It makes good sense that the God who got everything started and keeps everything going now completes the work by making the Salvation Pioneer perfect through suffering as he leads all these people to glory.
Since the One who saves and those who are saved have a common origin, Jesus doesn’t hesitate to treat them as family, saying, I’ll tell my good friends, my brothers and sisters, all I know about you; I’ll join them in worship and praise to you. Again, he puts himself in the same family circle when he says, Even I live by placing my trust in God. And yet again, I’m here with the children God gave me.
Since the children are made of flesh and blood, it’s logical that the Savior took on flesh and blood in order to rescue them by his death. By embracing death, taking it into himself, he destroyed the Devil’s hold on death and freed all who cower through life, scared to death of death.
What a wonderful oxymoron.
Now this really shouldn’t be the case. We should be able to discern that if someone is offering us a word of suggestion or help and uses this terminology, then chances are its coming from a good intention. They truly are trying to be constructive.
The problem is that we’ve had an equal number of times when people have criticized us -at work, in families, in general - and it hasn’t come from this good intention.
They SAY constructive, but it’s the opposite. And it’s usually destructive to you, so it can be constructive for their feelings of self worth, which are probably lacking.
The most difficult part is when we take, or TRY to take, this criticism from someone outside the situation. Someone with no first hand knowledge, no experience, no background.
Why would you be expected to take construction advice from your dry cleaner, unless you knew that on the side he had a thriving contracting business.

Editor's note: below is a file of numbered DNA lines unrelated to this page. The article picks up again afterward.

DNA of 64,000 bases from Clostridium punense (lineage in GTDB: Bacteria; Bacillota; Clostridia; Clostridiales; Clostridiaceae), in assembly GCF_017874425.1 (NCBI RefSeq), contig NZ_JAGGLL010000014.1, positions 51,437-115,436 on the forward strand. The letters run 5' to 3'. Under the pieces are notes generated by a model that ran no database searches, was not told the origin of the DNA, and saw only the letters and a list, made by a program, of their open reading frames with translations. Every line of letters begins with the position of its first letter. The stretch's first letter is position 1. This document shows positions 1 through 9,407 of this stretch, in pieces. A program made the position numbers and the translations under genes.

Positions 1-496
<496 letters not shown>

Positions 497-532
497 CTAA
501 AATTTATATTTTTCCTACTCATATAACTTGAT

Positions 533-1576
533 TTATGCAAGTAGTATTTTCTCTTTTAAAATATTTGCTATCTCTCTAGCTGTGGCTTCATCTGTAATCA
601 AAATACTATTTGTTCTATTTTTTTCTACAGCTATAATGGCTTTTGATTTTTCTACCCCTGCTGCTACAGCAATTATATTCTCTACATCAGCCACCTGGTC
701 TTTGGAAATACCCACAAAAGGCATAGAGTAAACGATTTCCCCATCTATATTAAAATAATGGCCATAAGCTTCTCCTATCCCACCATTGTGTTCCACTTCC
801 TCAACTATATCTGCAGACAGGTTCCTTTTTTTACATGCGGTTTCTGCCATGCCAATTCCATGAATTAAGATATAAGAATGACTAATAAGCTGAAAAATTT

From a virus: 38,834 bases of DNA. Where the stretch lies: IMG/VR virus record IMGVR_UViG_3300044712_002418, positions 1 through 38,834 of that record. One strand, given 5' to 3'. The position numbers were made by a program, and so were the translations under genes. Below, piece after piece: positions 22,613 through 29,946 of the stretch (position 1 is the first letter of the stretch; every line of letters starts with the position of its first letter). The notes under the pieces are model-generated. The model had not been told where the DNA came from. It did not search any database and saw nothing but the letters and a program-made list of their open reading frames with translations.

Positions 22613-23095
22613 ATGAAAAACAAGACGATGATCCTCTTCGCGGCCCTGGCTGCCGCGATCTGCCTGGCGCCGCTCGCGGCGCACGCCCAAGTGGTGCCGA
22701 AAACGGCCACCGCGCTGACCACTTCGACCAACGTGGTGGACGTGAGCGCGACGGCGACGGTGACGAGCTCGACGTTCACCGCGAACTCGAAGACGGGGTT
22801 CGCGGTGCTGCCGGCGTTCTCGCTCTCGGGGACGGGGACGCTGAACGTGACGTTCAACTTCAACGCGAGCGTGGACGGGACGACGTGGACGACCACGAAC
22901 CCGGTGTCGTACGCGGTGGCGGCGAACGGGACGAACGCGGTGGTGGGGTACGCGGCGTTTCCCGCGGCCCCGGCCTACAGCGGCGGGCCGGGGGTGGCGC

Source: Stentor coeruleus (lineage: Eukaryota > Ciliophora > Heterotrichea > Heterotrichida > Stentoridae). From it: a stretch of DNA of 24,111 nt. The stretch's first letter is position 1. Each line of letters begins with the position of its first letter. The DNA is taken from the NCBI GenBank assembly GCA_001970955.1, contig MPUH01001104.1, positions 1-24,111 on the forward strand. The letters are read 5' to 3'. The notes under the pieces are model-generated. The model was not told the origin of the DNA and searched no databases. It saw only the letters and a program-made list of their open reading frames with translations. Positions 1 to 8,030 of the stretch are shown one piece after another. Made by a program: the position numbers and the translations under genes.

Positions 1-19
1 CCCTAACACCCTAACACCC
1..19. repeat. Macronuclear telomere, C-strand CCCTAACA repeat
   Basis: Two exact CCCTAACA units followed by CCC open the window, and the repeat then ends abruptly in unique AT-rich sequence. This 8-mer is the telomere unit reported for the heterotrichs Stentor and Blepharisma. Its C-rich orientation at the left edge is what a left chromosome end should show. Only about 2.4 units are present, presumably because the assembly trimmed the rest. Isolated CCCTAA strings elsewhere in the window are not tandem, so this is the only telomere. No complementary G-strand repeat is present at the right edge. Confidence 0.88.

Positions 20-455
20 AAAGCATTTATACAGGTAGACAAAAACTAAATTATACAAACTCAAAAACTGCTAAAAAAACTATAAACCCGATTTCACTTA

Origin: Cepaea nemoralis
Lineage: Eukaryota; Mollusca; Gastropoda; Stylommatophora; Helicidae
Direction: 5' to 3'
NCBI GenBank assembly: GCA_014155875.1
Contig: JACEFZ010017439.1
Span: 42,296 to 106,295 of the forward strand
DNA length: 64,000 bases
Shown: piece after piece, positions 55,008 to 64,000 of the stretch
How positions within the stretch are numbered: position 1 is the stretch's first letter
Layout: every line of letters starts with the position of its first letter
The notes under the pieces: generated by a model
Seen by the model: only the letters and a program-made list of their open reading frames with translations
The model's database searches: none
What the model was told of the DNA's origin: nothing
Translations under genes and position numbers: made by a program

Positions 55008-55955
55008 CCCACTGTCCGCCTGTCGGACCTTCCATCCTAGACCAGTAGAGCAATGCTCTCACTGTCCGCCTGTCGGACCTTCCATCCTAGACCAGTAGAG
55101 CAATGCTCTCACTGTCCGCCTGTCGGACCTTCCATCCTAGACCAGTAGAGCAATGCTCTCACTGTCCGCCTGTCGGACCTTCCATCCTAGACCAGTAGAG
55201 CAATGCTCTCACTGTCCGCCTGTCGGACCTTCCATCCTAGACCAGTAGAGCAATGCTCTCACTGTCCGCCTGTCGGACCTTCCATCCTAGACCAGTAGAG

Heck no, you wanna talk to a builder.
So why, if God was trying to rebuild a relationship with us through love and instruction and correction, would He do it from afar?
He knows our nature. He knows we would question it immediately. I mean, come on, some of us still question it ANYWAY.
Its only part of God’s strategy that involves correction and rebuking. Criticism. The much more important part for Him is the relationship. Us meeting with Him by finding a common place, a place of knowing that He loves us and He’s doing all things for our good.
What better way to do this than to put His word, His truth, His message - Himself - amongst us?
As one of us.
That’s Him telling us, “Here’s how much I want to know you. I’m gonna take all that I am and put in the body of my son, a man, to tell you. Now I know that there are going to be a great number of you who reject Him. They’re gonna kill Him, in fact.”
"But some of you WON’T reject Him. Some of you will get it. That will start the ball rolling. Then, just as I’ve shown my relationship to you, you can now go out and show it to others."
It’s a great plan.
Christ was divine. The perfect example of God’s love.
But He was also one of us.
Why wouldn’t we listen?